Pontiac Phantom Concept
Pontiac Phantom Concept

Forgotten Concepts, Forgotten Concepts This is an installment in a series of posts looking back on show cars that we feel deserved a little more attention than they got. If you have a suggestion for a Forgotten Concept topic, please shoot us a line or leave a comment below.

Pontiac Phantom

First Shown: General Motors Milford Proving Grounds in 1977

Description: Large 2-passenger luxury coupe

Sales Pitch: “An expression of personal taste, without regard for division, or current consumer trends.”

More Forgotten Concepts

Pontiac Phantom Concept
Pontiac Phantom Concept


First seen at the General Motors Milford Proving Grounds in 1977, the Pontiac Phantom (corporate internal code name “Madame X”) was the creation of company design chief Bill Mitchell. Mitchell created the car as a retirement gift to himself, and conceived it as, “…an expression of personal taste, without regard for (corporate) division, or current consumer trends.” Indeed, the Pontiac moniker was dropped from the vehicle’s name at some point in its development.

Development of the Phantom was halted when then GM Vice President of Product Planning Howard Kehrl saw the concept and demanded that it be immediately removed from the Milford facility. The Phantom was thus never fitted with an operational drivetrain.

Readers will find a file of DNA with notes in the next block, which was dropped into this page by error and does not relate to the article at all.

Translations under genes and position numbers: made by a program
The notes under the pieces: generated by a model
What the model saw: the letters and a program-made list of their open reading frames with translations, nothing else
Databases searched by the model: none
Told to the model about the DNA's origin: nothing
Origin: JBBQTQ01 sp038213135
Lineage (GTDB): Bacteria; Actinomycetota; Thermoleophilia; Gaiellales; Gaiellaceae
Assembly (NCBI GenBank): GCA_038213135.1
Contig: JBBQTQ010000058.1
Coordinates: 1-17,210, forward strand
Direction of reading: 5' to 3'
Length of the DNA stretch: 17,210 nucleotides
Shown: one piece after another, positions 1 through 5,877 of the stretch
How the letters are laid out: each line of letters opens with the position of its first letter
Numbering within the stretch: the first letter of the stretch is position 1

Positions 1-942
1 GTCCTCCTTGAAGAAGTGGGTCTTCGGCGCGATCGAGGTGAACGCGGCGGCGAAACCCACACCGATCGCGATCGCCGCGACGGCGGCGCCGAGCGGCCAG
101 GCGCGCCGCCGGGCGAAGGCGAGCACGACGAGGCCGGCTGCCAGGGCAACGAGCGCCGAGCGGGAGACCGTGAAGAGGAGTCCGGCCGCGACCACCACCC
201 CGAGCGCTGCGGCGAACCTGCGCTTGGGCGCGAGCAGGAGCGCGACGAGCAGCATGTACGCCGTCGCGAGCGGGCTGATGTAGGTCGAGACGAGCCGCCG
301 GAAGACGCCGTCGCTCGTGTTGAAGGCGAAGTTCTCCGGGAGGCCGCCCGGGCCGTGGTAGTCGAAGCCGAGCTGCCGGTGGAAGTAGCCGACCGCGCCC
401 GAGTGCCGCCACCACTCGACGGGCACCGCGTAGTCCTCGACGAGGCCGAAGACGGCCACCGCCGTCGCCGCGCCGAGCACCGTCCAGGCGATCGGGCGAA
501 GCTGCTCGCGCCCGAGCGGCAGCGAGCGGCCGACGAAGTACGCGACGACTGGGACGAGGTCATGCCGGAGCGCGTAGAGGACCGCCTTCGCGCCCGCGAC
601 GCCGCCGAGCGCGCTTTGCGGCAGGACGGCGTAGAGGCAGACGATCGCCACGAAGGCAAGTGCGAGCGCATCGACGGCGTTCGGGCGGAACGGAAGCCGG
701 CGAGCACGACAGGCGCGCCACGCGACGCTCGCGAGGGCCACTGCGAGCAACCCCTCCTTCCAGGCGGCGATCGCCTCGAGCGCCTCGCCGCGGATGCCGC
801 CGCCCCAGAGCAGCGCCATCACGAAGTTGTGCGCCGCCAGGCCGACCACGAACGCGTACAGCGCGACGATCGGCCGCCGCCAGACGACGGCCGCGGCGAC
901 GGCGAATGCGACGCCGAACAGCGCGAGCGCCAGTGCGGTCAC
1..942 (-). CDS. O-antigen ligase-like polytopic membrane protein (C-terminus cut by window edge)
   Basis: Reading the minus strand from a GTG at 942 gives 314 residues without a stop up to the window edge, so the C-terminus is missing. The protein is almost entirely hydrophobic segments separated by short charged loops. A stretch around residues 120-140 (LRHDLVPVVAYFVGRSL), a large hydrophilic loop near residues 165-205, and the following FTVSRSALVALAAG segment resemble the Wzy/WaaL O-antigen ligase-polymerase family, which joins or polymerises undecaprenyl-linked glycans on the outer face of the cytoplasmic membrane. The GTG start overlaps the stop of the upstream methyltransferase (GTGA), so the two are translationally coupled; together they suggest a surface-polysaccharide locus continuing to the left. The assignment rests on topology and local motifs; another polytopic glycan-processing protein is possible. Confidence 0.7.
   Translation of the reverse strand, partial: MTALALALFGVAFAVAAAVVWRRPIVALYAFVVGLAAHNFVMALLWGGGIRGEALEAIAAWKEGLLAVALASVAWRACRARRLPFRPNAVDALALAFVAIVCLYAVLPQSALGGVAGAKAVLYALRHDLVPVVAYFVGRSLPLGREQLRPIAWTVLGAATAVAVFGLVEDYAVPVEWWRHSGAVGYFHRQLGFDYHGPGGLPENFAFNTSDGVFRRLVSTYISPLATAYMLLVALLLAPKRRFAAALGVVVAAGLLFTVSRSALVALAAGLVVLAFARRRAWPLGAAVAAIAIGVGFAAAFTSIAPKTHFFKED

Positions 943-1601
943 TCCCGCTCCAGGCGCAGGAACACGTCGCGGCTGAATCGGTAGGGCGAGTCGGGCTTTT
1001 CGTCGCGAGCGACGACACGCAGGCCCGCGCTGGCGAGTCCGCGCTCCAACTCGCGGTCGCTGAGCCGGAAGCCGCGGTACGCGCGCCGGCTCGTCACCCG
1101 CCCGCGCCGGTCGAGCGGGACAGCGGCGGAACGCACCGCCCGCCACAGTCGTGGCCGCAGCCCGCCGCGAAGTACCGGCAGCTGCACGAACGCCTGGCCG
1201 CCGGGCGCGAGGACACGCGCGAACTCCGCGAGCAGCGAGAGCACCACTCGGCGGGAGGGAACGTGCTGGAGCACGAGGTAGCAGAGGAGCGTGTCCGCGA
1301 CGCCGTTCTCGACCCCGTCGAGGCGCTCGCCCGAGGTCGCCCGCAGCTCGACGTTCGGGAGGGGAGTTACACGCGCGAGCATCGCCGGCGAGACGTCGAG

Mitchell, who had been responsible for such legendary GM designs as the first Buick Riviera and Oldsmobile Toronado, as well as the 1963 and 1968 Corvettes, had grown despondent as GM adapted to rising fuel costs and changing buyer tastes by downsizing its product line. Mitchell had described designing downsized cars as, “tailoring a suit for a dwarf.”

Deemed by GM management to be wildly out of step with the changing times, the Phantom was never seen on the auto-show circuit, nor publicly displayed in any way. The vehicle was preserved, however, and is part of GM’s corporate vehicle collection.

Forgotten Concept: Chrysler Phaeton

Pontiac Phantom Concept
Pontiac Phantom Concept

CG Says:

Bill Mitchell crafted some of the best-looking cars of the Sixties and Seventies, so it is painful to think of him as in-decline and out of favor at long-time home General Motors. Still, the Phantom is tough to look at, knowing how incredibly tone deaf the design was.

By 1977, General Motors had redesigned its full-size B-Body sedans and coupes, and the result was a series of cars that were trim, crisply rendered, and spot-on perfect for the times. Mitchell’s long, heavy-looking, and thickly sculpted Phantom seemed more a product of 1967, not ’77, and had no place in the modern GM lineup. Even the Deco-inspired wheel covers on the concept car appeared curiously from a different era, if not epoch.

I will always be curious about the rectangular headlamps, which are the only element of the Phantom Concept which appear contemporary—and also seem otherwise at odds with the car’s overall design.

Forgotten Concept: Dodge Super8 Hemi

Follow Tom on Twitter

Pontiac Phantom Concept Gallery

(Click below for enlarged images)

Forgotten Concept: Chrysler Chronos

Car Stuff Podcast

Consumer Guide Car Stuff Podcast Episode 215: Off-Road in the Toyota Tacoma, GM is Moving, Why Electric Vehicles Need Special Tires

Share this: